if statement

Hi guys. I need a bit more guidance with my code. I feel Im close or closer but maybe along way off I dont know.
I need relay 1 to come on if the temp goes above 27 and relay 2 on if it drops below 25. I know the ‘if’ statement in my code is wrong, but I left it there just to show the intent.
Any help would be appreciated.

// Libraries
#include <Wire.h> 
#include <OneWire.h>
#include <LiquidCrystal.h>
LiquidCrystal lcd( 8, 9, 4, 5, 6, 7 );
#include <DallasTemperature.h> //will find addresses of sensors automatically
const char degree = 223;   //This will give us the degree symbol after the temp 


// Data wire from DS18B20 to Arduino Digital PIn 2
#define ONE_WIRE_BUS 2
//Relays
int relay_1 = 22;       //Digital Pin for Relay1
int relay_2 = 23;       //Digital Pin for Relay2
int relay_3 = 24;       //Digital Pin for Relay3



float high_temp = 28.00;
float low_temp = 25.00;




// Setup oneWire instance to communicate with devices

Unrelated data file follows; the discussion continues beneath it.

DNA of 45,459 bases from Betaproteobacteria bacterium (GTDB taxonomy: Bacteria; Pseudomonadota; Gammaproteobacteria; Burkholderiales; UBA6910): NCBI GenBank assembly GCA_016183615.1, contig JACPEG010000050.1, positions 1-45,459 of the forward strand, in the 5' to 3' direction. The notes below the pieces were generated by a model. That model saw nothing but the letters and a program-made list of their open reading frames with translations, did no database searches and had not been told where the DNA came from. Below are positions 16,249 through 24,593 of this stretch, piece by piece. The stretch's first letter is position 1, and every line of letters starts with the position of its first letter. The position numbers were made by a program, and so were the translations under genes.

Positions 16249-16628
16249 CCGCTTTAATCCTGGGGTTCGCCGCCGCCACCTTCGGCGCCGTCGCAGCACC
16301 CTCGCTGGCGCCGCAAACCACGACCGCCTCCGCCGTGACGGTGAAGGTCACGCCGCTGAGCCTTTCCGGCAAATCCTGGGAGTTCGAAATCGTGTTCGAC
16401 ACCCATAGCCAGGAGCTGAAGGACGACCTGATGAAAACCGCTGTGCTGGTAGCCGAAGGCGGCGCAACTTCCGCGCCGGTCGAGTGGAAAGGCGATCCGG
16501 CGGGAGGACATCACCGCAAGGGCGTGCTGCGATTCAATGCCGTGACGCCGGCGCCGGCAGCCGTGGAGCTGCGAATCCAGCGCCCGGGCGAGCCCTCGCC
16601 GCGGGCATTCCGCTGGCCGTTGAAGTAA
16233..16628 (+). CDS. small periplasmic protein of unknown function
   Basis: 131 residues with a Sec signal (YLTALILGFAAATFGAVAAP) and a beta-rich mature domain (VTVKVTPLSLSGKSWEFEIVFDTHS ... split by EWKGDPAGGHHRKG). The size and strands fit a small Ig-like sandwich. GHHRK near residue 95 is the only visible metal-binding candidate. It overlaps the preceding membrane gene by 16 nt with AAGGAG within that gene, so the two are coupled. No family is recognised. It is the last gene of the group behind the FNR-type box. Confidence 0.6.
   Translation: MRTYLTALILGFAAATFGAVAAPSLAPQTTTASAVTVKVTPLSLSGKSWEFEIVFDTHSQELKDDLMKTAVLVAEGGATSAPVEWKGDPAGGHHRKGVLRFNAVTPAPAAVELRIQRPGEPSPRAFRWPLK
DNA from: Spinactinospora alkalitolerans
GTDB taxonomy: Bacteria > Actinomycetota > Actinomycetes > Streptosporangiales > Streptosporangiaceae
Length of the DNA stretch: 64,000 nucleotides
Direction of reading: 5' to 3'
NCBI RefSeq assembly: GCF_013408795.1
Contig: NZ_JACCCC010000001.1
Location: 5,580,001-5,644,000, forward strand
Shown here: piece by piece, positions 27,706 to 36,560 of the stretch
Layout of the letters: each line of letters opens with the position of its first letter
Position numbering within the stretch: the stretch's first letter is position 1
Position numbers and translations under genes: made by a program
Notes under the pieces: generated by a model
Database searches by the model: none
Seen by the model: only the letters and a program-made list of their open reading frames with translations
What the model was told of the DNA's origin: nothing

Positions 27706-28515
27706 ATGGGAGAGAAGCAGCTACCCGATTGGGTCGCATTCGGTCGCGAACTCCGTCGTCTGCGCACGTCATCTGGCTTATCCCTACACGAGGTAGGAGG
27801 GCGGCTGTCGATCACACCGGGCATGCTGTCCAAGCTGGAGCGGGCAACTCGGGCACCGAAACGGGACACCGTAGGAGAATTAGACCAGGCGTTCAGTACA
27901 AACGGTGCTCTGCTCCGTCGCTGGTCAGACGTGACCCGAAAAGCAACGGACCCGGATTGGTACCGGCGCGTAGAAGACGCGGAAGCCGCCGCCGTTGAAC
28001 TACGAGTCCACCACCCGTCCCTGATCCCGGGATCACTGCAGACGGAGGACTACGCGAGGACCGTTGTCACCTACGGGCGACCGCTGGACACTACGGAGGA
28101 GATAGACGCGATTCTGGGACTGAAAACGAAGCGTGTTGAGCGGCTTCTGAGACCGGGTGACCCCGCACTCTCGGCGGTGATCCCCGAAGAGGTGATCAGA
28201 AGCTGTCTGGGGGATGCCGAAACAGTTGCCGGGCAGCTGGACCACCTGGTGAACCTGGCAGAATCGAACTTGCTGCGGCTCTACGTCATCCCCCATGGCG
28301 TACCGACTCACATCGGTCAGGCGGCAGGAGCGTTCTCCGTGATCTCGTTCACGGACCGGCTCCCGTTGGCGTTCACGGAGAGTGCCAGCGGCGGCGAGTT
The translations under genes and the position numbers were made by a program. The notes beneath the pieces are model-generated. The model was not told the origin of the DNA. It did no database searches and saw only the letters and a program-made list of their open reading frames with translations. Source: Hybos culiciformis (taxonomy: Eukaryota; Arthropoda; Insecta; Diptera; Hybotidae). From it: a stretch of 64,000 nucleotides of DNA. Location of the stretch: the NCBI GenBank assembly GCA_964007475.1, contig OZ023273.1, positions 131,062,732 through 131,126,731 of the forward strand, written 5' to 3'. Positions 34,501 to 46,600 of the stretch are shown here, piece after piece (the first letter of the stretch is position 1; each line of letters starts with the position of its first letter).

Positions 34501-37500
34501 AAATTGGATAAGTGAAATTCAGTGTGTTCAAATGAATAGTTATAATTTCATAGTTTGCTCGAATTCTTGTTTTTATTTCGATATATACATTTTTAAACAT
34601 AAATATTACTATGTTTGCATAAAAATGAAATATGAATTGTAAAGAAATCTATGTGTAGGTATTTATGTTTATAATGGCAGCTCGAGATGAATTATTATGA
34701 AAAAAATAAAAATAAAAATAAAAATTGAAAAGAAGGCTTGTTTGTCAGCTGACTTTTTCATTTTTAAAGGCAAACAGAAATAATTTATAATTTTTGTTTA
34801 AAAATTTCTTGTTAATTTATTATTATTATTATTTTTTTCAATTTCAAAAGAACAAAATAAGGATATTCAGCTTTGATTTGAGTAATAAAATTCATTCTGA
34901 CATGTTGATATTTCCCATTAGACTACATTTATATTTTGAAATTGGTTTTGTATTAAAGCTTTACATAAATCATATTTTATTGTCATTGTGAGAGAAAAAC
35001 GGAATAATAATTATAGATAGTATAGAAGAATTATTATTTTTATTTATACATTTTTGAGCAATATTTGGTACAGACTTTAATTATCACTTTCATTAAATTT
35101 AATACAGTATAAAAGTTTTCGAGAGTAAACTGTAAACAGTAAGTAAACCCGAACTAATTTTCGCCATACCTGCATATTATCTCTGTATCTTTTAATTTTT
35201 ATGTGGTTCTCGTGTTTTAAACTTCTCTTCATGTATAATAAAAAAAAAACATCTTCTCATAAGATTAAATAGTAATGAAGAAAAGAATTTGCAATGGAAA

OneWire oneWire(ONE_WIRE_BUS);

// Pass oneWire reference to Dallas Temperature.
DallasTemperature sensors(&oneWire);



void setup()
{
  
 //-------( Initialize Pins so relays are inactive at reset)----
  digitalWrite(relay_1, LOW);
  digitalWrite(relay_2, LOW);
  digitalWrite(relay_3, LOW);
   
  
//---( THEN set pins as outputs )----  
  pinMode(relay_1, OUTPUT);   
  pinMode(relay_2, OUTPUT);  
  pinMode(relay_3, OUTPUT);  

  
  
  
  Serial.begin(9600);
  // set up the LCD's number of rows and columns:
  // initialize the Relay pin as an output:
  lcd.begin(16, 2);
  lcd.print ("Aquarium");
  lcd.setCursor(2,1);
  lcd.print ("Controller");
  delay(2000);
  lcd.clear();
  lcd.setCursor (2,0);
  lcd.print ("Target Temp:");
  lcd.setCursor (6,1);
  lcd.print ("27");
  lcd.print (degree);
  lcd.print ("C");
  delay(2000);
  lcd.clear();
  // Start the OneWire library
  sensors.begin();
}

void readtemp(void)
{
  // call sensors.requestTemperatures() to issue a global temperature
  // request to all devices on the bus
  sensors.requestTemperatures(); // Get temps
  lcd.setCursor ( 0, 0 ); //Print Display temp on top line
  lcd.print ("Display: ");
  lcd.print(sensors.getTempCByIndex(1)); //Use this if you want C
  //lcd.print(sensors.getTempCByIndex(1)* 9/5 * .54); //convert to F
  lcd.print (degree); //display degree symbol after temp value
  //lcd.print ("f"); //farenheit